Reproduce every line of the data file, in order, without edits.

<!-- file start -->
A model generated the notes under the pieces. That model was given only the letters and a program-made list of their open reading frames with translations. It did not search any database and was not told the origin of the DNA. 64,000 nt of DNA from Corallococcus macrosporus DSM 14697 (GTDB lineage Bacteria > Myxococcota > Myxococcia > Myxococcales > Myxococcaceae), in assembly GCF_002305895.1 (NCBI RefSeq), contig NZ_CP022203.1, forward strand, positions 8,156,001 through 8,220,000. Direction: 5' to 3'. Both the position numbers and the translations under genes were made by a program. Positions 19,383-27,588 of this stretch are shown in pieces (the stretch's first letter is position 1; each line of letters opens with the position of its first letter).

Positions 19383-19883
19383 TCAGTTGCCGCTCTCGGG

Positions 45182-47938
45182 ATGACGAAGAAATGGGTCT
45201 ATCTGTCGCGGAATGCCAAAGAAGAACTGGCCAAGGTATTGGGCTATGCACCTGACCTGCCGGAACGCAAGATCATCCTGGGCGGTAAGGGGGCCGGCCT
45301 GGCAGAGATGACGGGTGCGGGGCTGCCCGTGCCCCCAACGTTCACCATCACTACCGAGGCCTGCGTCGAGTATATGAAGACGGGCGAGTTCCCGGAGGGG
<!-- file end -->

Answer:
A model generated the notes under the pieces. That model was given only the letters and a program-made list of their open reading frames with translations. It did not search any database and was not told the origin of the DNA. 64,000 nt of DNA from Corallococcus macrosporus DSM 14697 (GTDB lineage Bacteria > Myxococcota > Myxococcia > Myxococcales > Myxococcaceae), in assembly GCF_002305895.1 (NCBI RefSeq), contig NZ_CP022203.1, forward strand, positions 8,156,001 through 8,220,000. Direction: 5' to 3'. Both the position numbers and the translations under genes were made by a program. Positions 19,383-27,588 of this stretch are shown in pieces (the stretch's first letter is position 1; each line of letters opens with the position of its first letter).

Positions 19383-19883
19383 TCAGTTGCCGCTCTCGGG

Positions 45182-47938
45182 ATGACGAAGAAATGGGTCT
45201 ATCTGTCGCGGAATGCCAAAGAAGAACTGGCCAAGGTATTGGGCTATGCACCTGACCTGCCGGAACGCAAGATCATCCTGGGCGGTAAGGGGGCCGGCCT
45301 GGCAGAGATGACGGGTGCGGGGCTGCCCGTGCCCCCAACGTTCACCATCACTACCGAGGCCTGCGTCGAGTATATGAAGACGGGCGAGTTCCCGGAGGGG